Saturday, 13 October 2012

Enjoying the Altitude

It really wasn't a lot cooler or less humid in the small mountain village of Munduk, in central Bali, but the stunning views of cool green terraces made it seem fresher. We often looked down on to clouds below us, our perch was so high. That made for steep walks when the weather was fine. We learned quickly that mornings were cooler and clearer than steamy, wet afternoons. Our first day was such a slow start that we only made it down the road about 250 meters from our hotel before we ducked to another rooftop restaurant. A shower turned into a downpour that lasted 2 hours. There we were, caught on a sheltered rooftop perch, with spectacular views of the weather passing through the valleys below. Tasty bowls of soup and steamy rice dishes arrived at our table, but windy gusts kept us table-hopping, seeking shelter from wet spray. Finally, clear blinds were lowered for protection and we were able to eat our delicious meal in dry comfort. Considering the high quality of the fresh, tasty meals we were served, prices almost always amazed us, as three could eat like kings for under $5 each, easily. Since we were the only customers that afternoon, the service was very good! We found this to be true in most locations, unless we chose an upscale eatery.
By the time the rain stopped, we were quite content to make the short climb back up the road and read books. At least I was. Kees felt compelled to rent a motorbike and join the throngs of bikers weaving up hairpin turns through the valleys.
He took Gina with him for a few hours to ride down the valley, to Lovina. They found a fine little beach hotel there for the next leg of our adventure, right on a black sand beach, between 2 fishing villages. We eventually moved there by taxi, after our fourth night in charming Munduk, but I am getting ahead of myself.
Upon their return that day from Lovina, the two of them were wrapped in thin blue plastic, as another warm downpour had forced them to pop into a shop for $1.00 rain ponchos. Kees was so invigorated by the fun he'd had driving, despite the wet, that he convinced me to hop on the scooter for another adventure, while Gina went to change into dry things.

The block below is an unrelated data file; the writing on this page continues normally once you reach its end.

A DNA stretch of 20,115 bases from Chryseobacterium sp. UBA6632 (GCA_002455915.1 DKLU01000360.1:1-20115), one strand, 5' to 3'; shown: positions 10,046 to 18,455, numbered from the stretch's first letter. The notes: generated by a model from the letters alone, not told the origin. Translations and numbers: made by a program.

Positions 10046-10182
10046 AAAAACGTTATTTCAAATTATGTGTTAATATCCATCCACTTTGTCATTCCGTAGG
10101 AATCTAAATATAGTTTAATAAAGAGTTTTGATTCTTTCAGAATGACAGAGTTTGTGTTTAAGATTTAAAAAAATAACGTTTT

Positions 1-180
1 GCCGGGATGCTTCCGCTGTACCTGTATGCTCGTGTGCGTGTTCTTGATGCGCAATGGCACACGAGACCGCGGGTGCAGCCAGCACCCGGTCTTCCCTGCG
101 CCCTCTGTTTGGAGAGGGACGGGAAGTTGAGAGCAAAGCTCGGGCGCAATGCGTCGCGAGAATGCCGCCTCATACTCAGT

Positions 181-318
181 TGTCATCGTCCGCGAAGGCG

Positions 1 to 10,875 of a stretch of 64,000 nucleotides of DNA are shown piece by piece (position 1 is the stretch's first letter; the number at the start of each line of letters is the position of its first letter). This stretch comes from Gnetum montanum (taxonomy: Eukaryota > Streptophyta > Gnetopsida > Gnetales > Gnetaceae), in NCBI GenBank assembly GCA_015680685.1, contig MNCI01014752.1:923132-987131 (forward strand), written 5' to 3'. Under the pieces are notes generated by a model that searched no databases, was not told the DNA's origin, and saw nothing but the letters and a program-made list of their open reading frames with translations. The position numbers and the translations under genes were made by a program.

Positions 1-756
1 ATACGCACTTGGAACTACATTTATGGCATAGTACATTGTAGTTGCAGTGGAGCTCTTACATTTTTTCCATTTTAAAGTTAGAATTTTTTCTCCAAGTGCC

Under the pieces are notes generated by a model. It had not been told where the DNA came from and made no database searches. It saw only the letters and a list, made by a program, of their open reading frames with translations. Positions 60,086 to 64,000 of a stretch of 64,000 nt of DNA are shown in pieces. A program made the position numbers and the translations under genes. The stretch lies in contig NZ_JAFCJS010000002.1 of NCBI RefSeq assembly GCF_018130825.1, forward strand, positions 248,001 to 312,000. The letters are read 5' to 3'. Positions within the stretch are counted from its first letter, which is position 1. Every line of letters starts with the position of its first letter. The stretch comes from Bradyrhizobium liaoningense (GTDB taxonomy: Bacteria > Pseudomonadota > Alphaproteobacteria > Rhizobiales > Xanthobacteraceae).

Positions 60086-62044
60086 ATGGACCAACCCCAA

I had been curious about an extremely large tree that could be seen across the valley, several kilometers away. It towered above all others in the clove forest easily, so I knew it wasn't a clove tree. Off we shot, buzzing through the village and up toward the hills beyond. We had to stop for a liter or two of petrol, sold in recycled milk jugs at roadside shops. We were directed to the huge tree by the simple sweep of an old man's arm, up a road past breathtaking views of the villages below.

The massive Banyan tree had been blessed and protected by a small Hindu temple near its sprawling base, with fabric bunting wrapped around its monumental girth. Cave-like chambers under the exposed root system made for mysterious hiding places, where the air seemed to hum with energizing life. As I stood in timeless reverence at the heart of the tree, I felt calm and safe, knowing that I was protected by many tons of living, growing wood around me, reaching both far above and below. The tree is over 750 years old and surely has many stories to tell, if only we only knew how to listen.
I had to climb it. Handing over my sunnies, phone/camera and bag to Kees, I began the ascent. It was easy at first, well worn by thousands of climbers before me. But as I climbed higher, several meters above the blessed bunting, I found myself weaving my body through smaller places, forced by solid growth to the branches and root systems on the exterior of the tree. Finally, I had exhausted all safe options and had to listen to the message offered; time to enjoy the view. I respectfully swung and twisted my way to a perch about 35 meters up the tree , then turned and balanced, looking out over an emerald valley below. I'm not sure if it was the beauty of the view or the empowering energy given off by the tree that made me feel so euphoric. It was a moment like no other, to be placed with my most precious memories and treasured for a lifetime.

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